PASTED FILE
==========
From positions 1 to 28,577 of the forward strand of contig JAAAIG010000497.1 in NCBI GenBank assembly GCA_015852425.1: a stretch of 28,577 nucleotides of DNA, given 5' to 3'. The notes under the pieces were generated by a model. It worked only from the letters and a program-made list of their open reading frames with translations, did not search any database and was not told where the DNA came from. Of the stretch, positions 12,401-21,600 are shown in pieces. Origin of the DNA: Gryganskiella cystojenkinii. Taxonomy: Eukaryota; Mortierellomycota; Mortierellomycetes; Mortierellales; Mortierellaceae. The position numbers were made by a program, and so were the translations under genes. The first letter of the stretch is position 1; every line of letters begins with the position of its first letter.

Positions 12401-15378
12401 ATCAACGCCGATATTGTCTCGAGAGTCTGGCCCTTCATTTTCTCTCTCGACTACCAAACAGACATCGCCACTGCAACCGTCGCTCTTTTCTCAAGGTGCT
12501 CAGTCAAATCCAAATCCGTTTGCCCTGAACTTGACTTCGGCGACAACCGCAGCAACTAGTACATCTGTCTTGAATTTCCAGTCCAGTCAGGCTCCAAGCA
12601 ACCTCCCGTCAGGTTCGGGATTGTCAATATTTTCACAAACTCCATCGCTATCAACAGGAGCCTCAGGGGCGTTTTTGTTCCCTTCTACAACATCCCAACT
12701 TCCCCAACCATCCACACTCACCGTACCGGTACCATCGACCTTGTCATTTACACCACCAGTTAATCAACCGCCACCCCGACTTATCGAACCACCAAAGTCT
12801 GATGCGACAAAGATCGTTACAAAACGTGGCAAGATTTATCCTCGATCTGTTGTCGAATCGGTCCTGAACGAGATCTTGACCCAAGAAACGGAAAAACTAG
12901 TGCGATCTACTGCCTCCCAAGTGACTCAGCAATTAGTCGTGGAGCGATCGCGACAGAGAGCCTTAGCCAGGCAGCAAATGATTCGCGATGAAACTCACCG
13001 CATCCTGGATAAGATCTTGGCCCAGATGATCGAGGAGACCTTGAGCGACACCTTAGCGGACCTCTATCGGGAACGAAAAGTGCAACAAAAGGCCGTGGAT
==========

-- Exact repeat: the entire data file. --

From positions 1 to 28,577 of the forward strand of contig JAAAIG010000497.1 in NCBI GenBank assembly GCA_015852425.1: a stretch of 28,577 nucleotides of DNA, given 5' to 3'. The notes under the pieces were generated by a model. It worked only from the letters and a program-made list of their open reading frames with translations, did not search any database and was not told where the DNA came from. Of the stretch, positions 12,401-21,600 are shown in pieces. Origin of the DNA: Gryganskiella cystojenkinii. Taxonomy: Eukaryota; Mortierellomycota; Mortierellomycetes; Mortierellales; Mortierellaceae. The position numbers were made by a program, and so were the translations under genes. The first letter of the stretch is position 1; every line of letters begins with the position of its first letter.

Positions 12401-15378
12401 ATCAACGCCGATATTGTCTCGAGAGTCTGGCCCTTCATTTTCTCTCTCGACTACCAAACAGACATCGCCACTGCAACCGTCGCTCTTTTCTCAAGGTGCT
12501 CAGTCAAATCCAAATCCGTTTGCCCTGAACTTGACTTCGGCGACAACCGCAGCAACTAGTACATCTGTCTTGAATTTCCAGTCCAGTCAGGCTCCAAGCA
12601 ACCTCCCGTCAGGTTCGGGATTGTCAATATTTTCACAAACTCCATCGCTATCAACAGGAGCCTCAGGGGCGTTTTTGTTCCCTTCTACAACATCCCAACT
12701 TCCCCAACCATCCACACTCACCGTACCGGTACCATCGACCTTGTCATTTACACCACCAGTTAATCAACCGCCACCCCGACTTATCGAACCACCAAAGTCT
12801 GATGCGACAAAGATCGTTACAAAACGTGGCAAGATTTATCCTCGATCTGTTGTCGAATCGGTCCTGAACGAGATCTTGACCCAAGAAACGGAAAAACTAG
12901 TGCGATCTACTGCCTCCCAAGTGACTCAGCAATTAGTCGTGGAGCGATCGCGACAGAGAGCCTTAGCCAGGCAGCAAATGATTCGCGATGAAACTCACCG
13001 CATCCTGGATAAGATCTTGGCCCAGATGATCGAGGAGACCTTGAGCGACACCTTAGCGGACCTCTATCGGGAACGAAAAGTGCAACAAAAGGCCGTGGAT